Refugees and asylum seekers could be given the right to vote and stand as a candidate in Scottish elections under new proposals.
MSPs are considering a range of reforms to electoral law in the Scottish Elections Bill, including a move to extend the franchise to citizens of all countries who are legally resident in Scotland.
An amendment by the Scottish Greens aims to ensure a refugee who has had their application to enter or remain in the UK recorded would be deemed to be a “qualifying foreign national”.
It would allow them to cast a vote, stand in elections and hold office.
Scottish Green MSP Mark Ruskell outlined the importance of everyone in communities across Scotland being allowed to take part in democracy.
He said: “Securing the vote for refugees fleeing terror would be a major win for the Scottish Greens.
“After the incredible engagement in the independence referendum of 2014, where 16-year-olds could vote in the UK for the first time, Scotland should be looking to widen the franchise further to ensure that everyone has a say in our future.
“Everyone who makes up our communities should be able to take part in our democracy. Our approach, especially to those who have fled war, famine or persecution to come here, should be to ask them to pull up a chair.
“I hope the Scottish Government will consider this important step in making sure everyone feels welcome in Scotland as a progressive, inclusive democracy.”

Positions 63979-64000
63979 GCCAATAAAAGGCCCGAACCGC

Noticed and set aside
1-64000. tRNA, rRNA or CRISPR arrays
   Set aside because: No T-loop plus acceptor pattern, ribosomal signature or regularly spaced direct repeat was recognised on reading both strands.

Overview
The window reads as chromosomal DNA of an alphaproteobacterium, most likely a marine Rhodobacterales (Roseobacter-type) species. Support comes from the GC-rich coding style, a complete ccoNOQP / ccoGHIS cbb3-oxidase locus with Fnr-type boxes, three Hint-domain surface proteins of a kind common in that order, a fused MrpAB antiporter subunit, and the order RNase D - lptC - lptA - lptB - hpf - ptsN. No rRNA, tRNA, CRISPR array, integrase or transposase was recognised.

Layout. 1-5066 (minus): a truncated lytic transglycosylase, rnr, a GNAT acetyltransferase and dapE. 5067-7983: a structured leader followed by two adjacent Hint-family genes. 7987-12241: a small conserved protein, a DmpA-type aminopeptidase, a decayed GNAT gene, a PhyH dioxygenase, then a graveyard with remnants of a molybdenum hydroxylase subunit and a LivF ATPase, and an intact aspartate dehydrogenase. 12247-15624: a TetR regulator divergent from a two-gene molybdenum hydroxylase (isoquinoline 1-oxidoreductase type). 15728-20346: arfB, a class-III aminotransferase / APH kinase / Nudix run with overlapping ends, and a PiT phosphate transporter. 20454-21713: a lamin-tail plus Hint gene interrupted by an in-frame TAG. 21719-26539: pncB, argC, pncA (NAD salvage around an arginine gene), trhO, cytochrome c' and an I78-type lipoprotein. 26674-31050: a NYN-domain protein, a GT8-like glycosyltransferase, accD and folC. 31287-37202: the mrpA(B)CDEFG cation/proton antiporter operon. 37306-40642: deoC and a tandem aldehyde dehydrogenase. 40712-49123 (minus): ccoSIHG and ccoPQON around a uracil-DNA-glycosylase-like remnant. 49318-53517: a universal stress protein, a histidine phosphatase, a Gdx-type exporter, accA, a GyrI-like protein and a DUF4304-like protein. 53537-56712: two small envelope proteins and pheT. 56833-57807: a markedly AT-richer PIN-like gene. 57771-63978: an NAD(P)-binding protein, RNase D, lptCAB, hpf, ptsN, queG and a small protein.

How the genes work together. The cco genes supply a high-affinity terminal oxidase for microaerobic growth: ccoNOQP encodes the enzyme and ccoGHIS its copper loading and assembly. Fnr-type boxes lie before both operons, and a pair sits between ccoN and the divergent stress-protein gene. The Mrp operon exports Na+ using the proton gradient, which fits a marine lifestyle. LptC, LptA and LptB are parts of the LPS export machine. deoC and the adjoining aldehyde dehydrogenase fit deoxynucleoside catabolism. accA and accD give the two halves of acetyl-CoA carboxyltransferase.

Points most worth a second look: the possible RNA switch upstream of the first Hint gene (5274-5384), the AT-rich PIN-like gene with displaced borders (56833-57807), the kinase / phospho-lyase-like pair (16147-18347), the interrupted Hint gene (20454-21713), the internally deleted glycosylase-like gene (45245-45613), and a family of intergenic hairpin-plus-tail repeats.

‘This groundbreaking legislation will underline the reputation Scotland has already established as a welcoming nation.’The Scottish Government
A Scottish Government spokeswoman said: “This groundbreaking legislation will underline the reputation Scotland has already established as a welcoming nation.
“The Bill, as introduced, enables foreign nationals to vote for the first time, giving them a voice on matters which affect them.
“The Scottish Elections (Franchise and Representation) Bill already makes provision to give the vote to all those granted refugee status.
“We have examined proposals to expand the franchise for those with a pending asylum claim but electoral registration officers have highlighted practical concerns over obtaining residency information and in ensuring that those whose claim is refused, or who leave Scotland, can be removed from the electoral register.”